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Review: Bright Days Ahead

bright-days-ahead-review

— by RON WILKINSON —

Marion Vernoux’s romantic comedy starts off with recent retiree Caroline (Fanny Ardant—“8 Women,” Confidentially Yours”) plunging ahead with retirement at the Bright Days Ahead senior center. The screenplay has Caroline visiting the center with trepidation and her fears, and our fears, are soon born out. The classes are insipid, the instructors cast-offs and the participants vacant eyed. This is, by all appearances, a place where people go to die.

We know from Caroline’s sophisticated beauty, her low key but exquisite dress and her unabashed sex appeal, that she will not last long at BDA. Even so we sense that she has joined the throng of healthy, intelligent financially well-off retirees who look with trepidation at their golden years. If this is what life has to offer when the work ends, perhaps it is better to work until death.

After a couple humorous if stereotypical encounters that end in disaster, Caroline is behind her screen in her third try, a computer class, when overtly magnetic computer instructor Julien (Laurent Lafitte, “Little White Lies”) is leaning over her back trouble-shooting her dual processors. Coffee, walks, dental work and deliciously wicked sex ensue while Caroline’s husband Philippe (Patrick Chesnais, “The Diving Bell and the Butterfly”) floats in the background. When he casually reminds Caroline that she has returned from computer class wearing her sweater inside out, the chase is on. Who will Caroline choose? Will wisdom and caring win out over exquisite intercourse? Why do none of the men in the audience notice that Caroline’s sweater is inside out?

The men do not notice because Fanny Ardant is simply gorgeous in this film. Definitely to be enjoyed by mature audiences, the story manages to be an outrageous assault on the status quo of marginalization served up to seniors while a coming of age story, at the same time. As the film progresses, bright days ahead morph from the ethereal thrill of first love, to settling down, to the breakup (several of them, after all, this is France) and to the eventual reconciliation of Caroline, Julien and Philippe with the realities that they, all we all, must face.

As Caroline takes ever-increasing chances with exposing her relationship to Julien, such as dinner in one of her and hubbie Philippe’s favorite, intimate eateries, the tension ratchets up to the inevitable confrontation. As she and Julien run out of the restaurant, dodging their bill like two college students on Spring break, the film makers draw us into the nagging dilemma of how long debts can remain unpaid. The promise of a fulfilling and sustaining meal following the delicious appetizers recedes ever further into the recesses of Caroline’s murky future.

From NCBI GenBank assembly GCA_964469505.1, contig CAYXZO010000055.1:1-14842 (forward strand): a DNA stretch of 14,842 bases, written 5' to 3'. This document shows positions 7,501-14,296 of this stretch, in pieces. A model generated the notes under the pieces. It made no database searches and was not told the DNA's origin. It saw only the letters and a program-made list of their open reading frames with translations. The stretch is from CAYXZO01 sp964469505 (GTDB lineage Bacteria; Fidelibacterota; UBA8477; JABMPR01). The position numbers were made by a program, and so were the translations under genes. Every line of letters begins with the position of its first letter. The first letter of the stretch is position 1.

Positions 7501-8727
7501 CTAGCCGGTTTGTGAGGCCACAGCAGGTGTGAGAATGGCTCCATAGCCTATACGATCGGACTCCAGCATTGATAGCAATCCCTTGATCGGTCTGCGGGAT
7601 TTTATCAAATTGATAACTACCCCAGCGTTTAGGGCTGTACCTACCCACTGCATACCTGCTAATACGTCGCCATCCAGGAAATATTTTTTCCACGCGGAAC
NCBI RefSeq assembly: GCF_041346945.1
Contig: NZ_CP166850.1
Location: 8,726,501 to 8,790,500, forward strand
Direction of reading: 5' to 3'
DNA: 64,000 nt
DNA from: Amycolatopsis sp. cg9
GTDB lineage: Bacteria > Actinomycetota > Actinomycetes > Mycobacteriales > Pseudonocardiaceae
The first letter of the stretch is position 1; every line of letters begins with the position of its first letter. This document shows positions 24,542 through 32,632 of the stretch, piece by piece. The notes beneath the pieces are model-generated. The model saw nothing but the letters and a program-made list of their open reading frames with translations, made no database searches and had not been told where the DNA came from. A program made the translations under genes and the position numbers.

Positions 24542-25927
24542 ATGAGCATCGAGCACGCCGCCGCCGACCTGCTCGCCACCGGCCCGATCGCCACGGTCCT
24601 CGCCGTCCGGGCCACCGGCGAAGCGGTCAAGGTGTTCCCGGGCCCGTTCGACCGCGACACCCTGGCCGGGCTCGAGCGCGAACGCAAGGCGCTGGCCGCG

It would be wonderful to say that this routine and derivative story is backed up by luscious French cinematography, the engrossing symbolism of crumbling but still magnificent masonry and shimmering shots of an irresistible and yet forbidding sea coast. Unfortunately, that is not the case. The camera work is of Ardant as she channels a combination of a controlled Isabelle Hubbert and a professionally poised Catherine Deneuve. Make no mistake, she is outstanding in this film, but it takes more than a single person to make a significant story of love, loss and guilt. The story is not so much related as it is executed.

If the movie is not an earthshaking psychodrama it is a testimony to the fact that in this day when it seems that younger actors are dominating the film business there is still a lot of strength in performances by, and screenplays centered on, mature performers. A good film helps us look at ourselves and feel good about what we are, and this movie does that from beginning to end.

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Directed by: Marion Vernoux
Writers: Fanny Chesnel (novel), Marion Vernoux (screenplay)
Starring: Fanny Ardant, Laurent Lafitte and Patrick Chesnais
Country: France
Language: French / English
Runtime: 94 minutes
Color: Color
Rating: 7/10

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